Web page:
Bhabha believed that nuclear generated electricity would play an important future role in the Indian economy, and that India possessed only limited Uranium resources. However, India possessed large thorium reserves. Thus Bhabha believed that the Indian nuclear research must be directed toward the development of the thorium fuel cycle. During the 1950’s Bhabha set out a three stage development program for Indian Nuclear technology.

In the first stage, Heavy water reactors using unenriched uranium derived from India’s limited uranium reserve, would be constructed and begin operating. The use of heavy water reactors meant that India did not need to to develop expensive and power demanding uranium enrichment facilities.

During the second stage, India was to construct Fast Breeder Reactors, which burned plutonium reprocessed from the spent fuel of the heavy water reactors as well as their depleted uranium. India needed to develop breeder technology quickly, because it had limited uranium resources. Breeders allowed India’s uranium supply to be used much more efficiently.

During the third stage thorium was to be bred, and U-233 would fuel Indian power reactors.

This plan enabled India to boot strap its limited nuclear resources, into a viable nuclear energy program. Of course, along the way, something which Pandit Nehru swore on a stack of Bhagavad Gitas would never happen, did.  India used some of Bhabha plutonium to build nuclear weapons. But remarkably fifty years later, India is still following Bhabha’s three stage plan for nuclear power development. The plan is now at the beginning of the third stage.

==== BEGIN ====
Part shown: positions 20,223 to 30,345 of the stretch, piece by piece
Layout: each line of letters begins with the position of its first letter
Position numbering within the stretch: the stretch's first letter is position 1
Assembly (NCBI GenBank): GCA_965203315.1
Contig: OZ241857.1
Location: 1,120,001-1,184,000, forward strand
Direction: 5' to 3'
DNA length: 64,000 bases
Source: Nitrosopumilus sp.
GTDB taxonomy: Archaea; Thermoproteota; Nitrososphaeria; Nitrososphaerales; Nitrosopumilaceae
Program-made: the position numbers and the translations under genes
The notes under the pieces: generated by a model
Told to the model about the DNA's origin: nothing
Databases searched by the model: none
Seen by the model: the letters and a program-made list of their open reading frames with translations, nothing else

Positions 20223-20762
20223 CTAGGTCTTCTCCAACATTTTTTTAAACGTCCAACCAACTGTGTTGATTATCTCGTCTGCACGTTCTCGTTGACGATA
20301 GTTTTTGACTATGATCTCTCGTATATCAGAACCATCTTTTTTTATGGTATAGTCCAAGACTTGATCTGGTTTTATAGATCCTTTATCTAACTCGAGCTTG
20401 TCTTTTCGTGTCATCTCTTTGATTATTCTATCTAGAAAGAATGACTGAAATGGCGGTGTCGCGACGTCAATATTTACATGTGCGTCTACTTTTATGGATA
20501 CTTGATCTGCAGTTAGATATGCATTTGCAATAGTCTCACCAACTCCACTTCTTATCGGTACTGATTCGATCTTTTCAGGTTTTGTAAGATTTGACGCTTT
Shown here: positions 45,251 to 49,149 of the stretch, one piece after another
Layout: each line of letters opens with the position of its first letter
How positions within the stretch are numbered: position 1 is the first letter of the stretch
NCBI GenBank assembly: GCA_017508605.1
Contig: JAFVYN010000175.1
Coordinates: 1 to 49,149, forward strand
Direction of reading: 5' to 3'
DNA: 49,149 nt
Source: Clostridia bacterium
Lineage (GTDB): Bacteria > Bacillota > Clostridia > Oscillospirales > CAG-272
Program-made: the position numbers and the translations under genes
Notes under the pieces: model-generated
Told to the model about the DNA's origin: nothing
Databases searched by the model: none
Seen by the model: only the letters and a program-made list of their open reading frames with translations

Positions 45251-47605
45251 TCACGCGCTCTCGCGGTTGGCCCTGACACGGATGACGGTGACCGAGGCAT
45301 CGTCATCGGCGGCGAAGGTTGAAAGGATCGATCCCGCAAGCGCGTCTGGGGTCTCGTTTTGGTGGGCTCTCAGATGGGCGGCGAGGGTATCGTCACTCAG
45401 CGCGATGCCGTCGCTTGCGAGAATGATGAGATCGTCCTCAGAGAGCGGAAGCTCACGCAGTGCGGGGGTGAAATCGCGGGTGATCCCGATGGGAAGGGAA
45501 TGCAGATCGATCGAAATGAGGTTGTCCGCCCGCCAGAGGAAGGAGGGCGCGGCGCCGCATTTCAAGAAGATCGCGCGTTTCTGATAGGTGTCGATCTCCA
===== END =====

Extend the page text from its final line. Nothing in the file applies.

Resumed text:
India has 13 heavy water reactors with 4 more under construction. These Indian reactors are smaller than western commercial power reactors. India also has fuel reprocessing facilities, and a developmental breeder reactor. A full scale fast breeder (500,000 MW), which will breed both U-238 and Th-232 in a hybrid fuel cycle, is under construction, and is expected to be completed in 2010. A second large thorium fast breeder, the ATGB is already in the planning stage. The KAMINI test reactor is used to test the use of U-233 produced by the Kalpakkam experimental breeder. A Generation 3+ Thorium fuel cycle Advanced Heavy Water Reactor is also in the planning stage. India plans, by 2020, to have reactors capable of generating 20 GWs of power, most of it using thorium fuel cycle nuclear fuel. Bu 2050, India plans to produce 30% of its electricity from thorium fuel cycle nuclear generating facilities.  The Indians believe that their thorium reserve will last them for at least 350 years.